[Met Performance] CID:99140
La Rondine {4} American Academy of Music, Philadelphia, Pennsylvania: 04/3/1928.

(Review)


Philadelphia, Pennsylvania
April 3, 1928


LA RONDINE {4}

Magda...................Lucrezia Bori
Ruggero.................Beniamino Gigli
Lisette.................Editha Fleischer
Prunier.................Armand Tokatyan
Rambaldo................Pavel Ludikar
Yvette..................Charlotte Ryan
Bianca..................Philine Falco
Suzy....................Merle Alcock
Perichaud...............Millo Picco
Crebillon...............James Wolfe
Gobin...................Giordano Paltrinieri
Georgette...............Unknown
Gabrielle...............Unknown
Lolette.................Unknown

Conductor...............Vincenzo Bellezza

Review signed S. L. L. in the Philadelphia Public Ledger

'LA RONDINE' GIVEN PHILADELPHIA PREMIERE

Superb Performance by Metropolitan Co. Shows Puccini in Lighter Mood

Last evening's performance of the Metropolitan Opera Company, the first Philadelphia presentation of Puccini's "La Rondine," showed Puccini in a new light - virtually as the composer of a waltz opera, for this form predominates over all others in the opera. The work has been described as a little sister of "La Bohème." In a sense this is true - due to their many similar stage situations - but musically the two works have little in common. As a matter of fact, "La Rondine" is totally different from any of the Puccini operas.

The subject and its treatment is much lighter and lacks the tragic elements which spurred Puccini to his greatest works. "La Rondine," except for the last act, in which it might be said to be a little second cousin of "La Traviata," is comedy from the beginning until nearly the end. It also shows Puccini as the composer of a waltz which in various guises runs though the entire opera. Students of chamber music might be interest to note that the first four measures of this waltz are identical, except for a faster tempo with the [first measures] of the slow movement of the Schubert Octet.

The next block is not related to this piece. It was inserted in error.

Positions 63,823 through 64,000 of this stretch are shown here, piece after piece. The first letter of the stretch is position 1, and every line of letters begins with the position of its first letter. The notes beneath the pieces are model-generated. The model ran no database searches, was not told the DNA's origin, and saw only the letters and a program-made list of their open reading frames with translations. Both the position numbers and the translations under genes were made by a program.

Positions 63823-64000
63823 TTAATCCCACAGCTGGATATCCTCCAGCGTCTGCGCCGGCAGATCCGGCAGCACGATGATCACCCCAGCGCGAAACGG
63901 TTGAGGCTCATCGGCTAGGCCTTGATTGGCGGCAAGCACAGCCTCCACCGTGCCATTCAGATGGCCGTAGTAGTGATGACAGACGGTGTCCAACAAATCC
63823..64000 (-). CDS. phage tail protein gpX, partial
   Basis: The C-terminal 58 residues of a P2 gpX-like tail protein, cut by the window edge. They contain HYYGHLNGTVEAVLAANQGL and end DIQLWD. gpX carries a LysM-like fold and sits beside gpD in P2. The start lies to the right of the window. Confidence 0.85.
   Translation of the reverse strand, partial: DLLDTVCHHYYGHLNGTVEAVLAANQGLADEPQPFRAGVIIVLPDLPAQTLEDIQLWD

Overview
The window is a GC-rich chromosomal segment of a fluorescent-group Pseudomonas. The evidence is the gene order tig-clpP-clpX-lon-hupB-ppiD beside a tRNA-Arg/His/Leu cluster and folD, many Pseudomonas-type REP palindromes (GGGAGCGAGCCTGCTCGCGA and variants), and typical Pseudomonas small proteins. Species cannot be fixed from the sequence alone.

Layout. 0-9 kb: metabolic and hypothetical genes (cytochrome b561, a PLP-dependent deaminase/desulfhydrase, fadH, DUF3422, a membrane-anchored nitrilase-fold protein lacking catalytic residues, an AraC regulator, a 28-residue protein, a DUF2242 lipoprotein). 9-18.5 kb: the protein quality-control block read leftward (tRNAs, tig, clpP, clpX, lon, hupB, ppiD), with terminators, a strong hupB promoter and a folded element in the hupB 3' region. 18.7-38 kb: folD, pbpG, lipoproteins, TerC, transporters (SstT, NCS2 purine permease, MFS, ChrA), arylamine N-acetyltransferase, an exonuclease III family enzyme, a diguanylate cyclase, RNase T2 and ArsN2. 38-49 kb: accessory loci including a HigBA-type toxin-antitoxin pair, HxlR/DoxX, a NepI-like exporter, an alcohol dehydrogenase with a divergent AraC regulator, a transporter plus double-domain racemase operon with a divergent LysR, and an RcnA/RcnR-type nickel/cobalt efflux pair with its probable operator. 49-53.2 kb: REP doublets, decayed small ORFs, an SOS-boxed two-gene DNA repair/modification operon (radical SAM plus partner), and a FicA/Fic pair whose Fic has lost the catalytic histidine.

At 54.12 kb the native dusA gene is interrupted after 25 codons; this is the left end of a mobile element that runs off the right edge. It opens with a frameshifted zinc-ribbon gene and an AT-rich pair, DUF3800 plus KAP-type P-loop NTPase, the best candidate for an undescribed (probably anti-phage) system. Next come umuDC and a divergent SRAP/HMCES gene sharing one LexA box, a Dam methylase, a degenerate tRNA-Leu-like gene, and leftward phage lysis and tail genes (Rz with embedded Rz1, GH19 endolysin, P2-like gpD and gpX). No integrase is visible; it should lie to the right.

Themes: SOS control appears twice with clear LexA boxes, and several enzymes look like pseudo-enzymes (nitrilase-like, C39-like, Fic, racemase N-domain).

Failing Powers Disclosed

The music of the Puccini opera is light throughout, as befits the character of the libretto. It is in the sorrowful close of the last act that the composer shows that the pen which wrote "Bohème" and "Tosca" was no longer at his command. Here, in a situation in which he was at his best in earlier works, he is at his weakest. But the music throughout is cheerful and effective when the subject of the work is considered. The opera as a whole is not great, nor does it add anything to the reputation of Puccini, but it is pleasing and deserves a place in the permanent repertoire.

The performance was superb. Miss Bori, as Magda, and Mr. Gigli, as Ruggero, were splendid. The former particularly proved herself one of the great artists of the Metropolitan and one who would be welcome in this city more frequently. The waltz song of the first act and several other solo numbers showed her at her best vocally, and she was as fine dramatically.

Gigli Proves Good Comedian

Mr. Gigli showed himself to be a better comedian than he has been credited with being, especially in his appearance in the first act as the shy country boy. The shyness, as it is apt to, wore off rapidly in the cabaret scene of the second act. He was in beautiful voice, particularly in the ensemble numbers, with Miss Bori in the second act and in the solo work of the third.

The contrasting roles were admirably taken by Editha Fleischer and Armand Tokatyan, this being a singular distribution of the solo roles, in that there were two sopranos and two tenors. The role of Lisette, sung by Miss Fleischer, is a kind of counterpart of the Musetta of "Bohème," and both she and Mr. Tokatyan showed a fine sense of humor. Mr. Tokatyan also had one of the chief arias in the first act, "Chi il bel sogno," which he sang very finely.

The only other role of importance was that of Rambaldo, well taken by Pavel Ludikar. One of the features of the opera was the beautiful ensemble of the second act, where the chorus was large and very effective singing for four solo voices. The stage settings were superb and twice as the curtain rose drew applause from an audience, enthusiastic throughout the opera. Mr. Bellezza conducted admirably.



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